Photosynthesis is the process plants use to manufacture glucose. It uses sunlight to make their own food from water and carbon dioxide.
Photosynthesis occurs in plant cells where chlorophyll is present. Chlorophyll is a green pigment that gives plant its color and is found in chloroplast cells.
Chlorophyll is a very important component for photosynthesis because it can absorb sunlight of different wavelengths. Without the chlorophyll pigments, plants cannot carry out photosynthesis.
There are two main stages of photosynthesis. The first stage is carried out in the thylakoids, the second stage is carried out in the
Stage 1 - Light-dependent reactions
Photosystem II & Photosystem I
Chlorophyll pigments are clustered together in the thylakoid membranes.
There are two photosystems (PSII and PSI) where sunlight is absorbed. The photosystems reside in the thylakoid membranes where the chlorophyll pigments are concentrated.
When sunlight hits the pigment in PSII, electrons in the pigment molecules are energized. The extra energy makes the molecules unstable and need to be redistributed. This is carried out by a series of redox reactions in the electrons transport chain (ETC). Thus the energized electrons are transferred from PSII to PSI along the ETC. The ETC consists of a series of molecules known as electron receptors. They are capable of accepting electrons.
Water splitting in PSII
- Water donates electrons
Meantime, water in the PSII system goes through a light-induced catalytic water splitting process. This releases electrons in the water and water becomes an electron donor. Electrons in PSII are replenished.
- Water releases oxygen
Oxygen is released as a waste product into the air for us to breath. Basically, we are breathing plant's waste product.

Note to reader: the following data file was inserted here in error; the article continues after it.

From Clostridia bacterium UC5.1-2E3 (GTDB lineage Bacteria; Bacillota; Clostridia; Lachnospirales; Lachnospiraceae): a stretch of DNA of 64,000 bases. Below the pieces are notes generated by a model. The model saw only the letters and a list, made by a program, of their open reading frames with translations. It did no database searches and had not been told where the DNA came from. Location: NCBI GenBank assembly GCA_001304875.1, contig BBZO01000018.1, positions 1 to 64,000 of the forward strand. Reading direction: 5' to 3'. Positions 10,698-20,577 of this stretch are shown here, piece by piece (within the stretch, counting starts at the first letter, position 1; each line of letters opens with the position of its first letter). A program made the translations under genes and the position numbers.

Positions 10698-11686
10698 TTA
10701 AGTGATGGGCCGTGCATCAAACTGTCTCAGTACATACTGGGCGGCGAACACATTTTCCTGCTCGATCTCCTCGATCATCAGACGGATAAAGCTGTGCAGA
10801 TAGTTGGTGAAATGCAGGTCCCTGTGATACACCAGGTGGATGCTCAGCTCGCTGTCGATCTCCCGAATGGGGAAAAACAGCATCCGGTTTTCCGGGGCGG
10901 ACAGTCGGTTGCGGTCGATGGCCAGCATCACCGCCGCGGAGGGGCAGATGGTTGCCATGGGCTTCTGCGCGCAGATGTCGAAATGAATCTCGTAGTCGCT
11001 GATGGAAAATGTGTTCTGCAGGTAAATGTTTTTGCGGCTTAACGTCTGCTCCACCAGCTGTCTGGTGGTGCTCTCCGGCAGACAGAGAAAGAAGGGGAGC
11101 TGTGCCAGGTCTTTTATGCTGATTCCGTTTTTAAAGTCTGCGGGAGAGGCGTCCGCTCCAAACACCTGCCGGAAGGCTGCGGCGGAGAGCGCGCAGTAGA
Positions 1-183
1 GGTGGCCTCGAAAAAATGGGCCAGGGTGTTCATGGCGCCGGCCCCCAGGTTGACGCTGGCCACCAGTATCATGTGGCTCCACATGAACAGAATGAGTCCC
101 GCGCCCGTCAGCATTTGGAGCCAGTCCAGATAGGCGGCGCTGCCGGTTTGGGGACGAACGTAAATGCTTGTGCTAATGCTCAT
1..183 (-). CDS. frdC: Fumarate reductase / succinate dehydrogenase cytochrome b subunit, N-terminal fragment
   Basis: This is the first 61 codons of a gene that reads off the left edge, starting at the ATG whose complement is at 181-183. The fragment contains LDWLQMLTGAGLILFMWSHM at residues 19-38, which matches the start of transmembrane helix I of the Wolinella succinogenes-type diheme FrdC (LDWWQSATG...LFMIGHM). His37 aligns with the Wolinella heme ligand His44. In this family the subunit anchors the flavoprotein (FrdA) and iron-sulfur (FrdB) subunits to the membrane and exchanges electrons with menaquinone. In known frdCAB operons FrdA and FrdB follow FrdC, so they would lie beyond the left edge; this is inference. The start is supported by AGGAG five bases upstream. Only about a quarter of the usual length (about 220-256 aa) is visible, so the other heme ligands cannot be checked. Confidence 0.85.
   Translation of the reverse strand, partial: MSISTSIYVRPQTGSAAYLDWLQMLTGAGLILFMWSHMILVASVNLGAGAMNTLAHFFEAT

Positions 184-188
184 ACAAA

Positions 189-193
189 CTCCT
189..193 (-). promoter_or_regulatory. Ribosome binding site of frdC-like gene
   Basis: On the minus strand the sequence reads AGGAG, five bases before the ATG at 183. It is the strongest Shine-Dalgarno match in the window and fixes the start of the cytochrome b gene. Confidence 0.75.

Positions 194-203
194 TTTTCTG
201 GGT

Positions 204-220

- Water releases hydrogen ions
When hydrogen ions are released in the process of water splitting, they go into the the lumen (inside) of the thylakoid. They are later used in making energy storing molecules (ATP & NADPH) which are instrumental in the formation of glucose.
In addition, hydrogen ions are also pumped across the thylakoid membrane from the stroma into the lumen. This is caused by the increase in electron charge along the membrane when sunlight is absorbed.
When hydrogen ions increase in the lumen, a concentration gradient across the thylakoid membrane is formed. This simply means the concentration of (H+) in the lumen is higher than that in the stroma. Thus, an active transport situation is created and this powers the movement of hydrogen ions. It's called active transport because the hydrogen ions will automatically move by themselves through the ATP synthase to create ATP. How amazing that plants can create their own pump systems to move molecules around where needed!
- Movement of hydrogen ions
In the ATP synthase, ADP is phosphorylated, meaning a phosphate group is added to it. ADP is converted to ATP by the enzymes in the synthase.
- ATP & NADPH
In this area, ATP & NADP special energy molecules are created using hydrogen ions.
Stage 2 - Calvin cycle
- The dark reactions
The Calvin cycle is also referred as the "dark reactions". Here, the ATP & NADP high energy molecules are used for maufacturing glucose.
The Calvin cycle takes place in the stroma and sunlight is not needed here.
In the Calvin cycle, glucose is made with the help of carbon dioxide and water.
Oxygen is released as a waste product and travels into the air.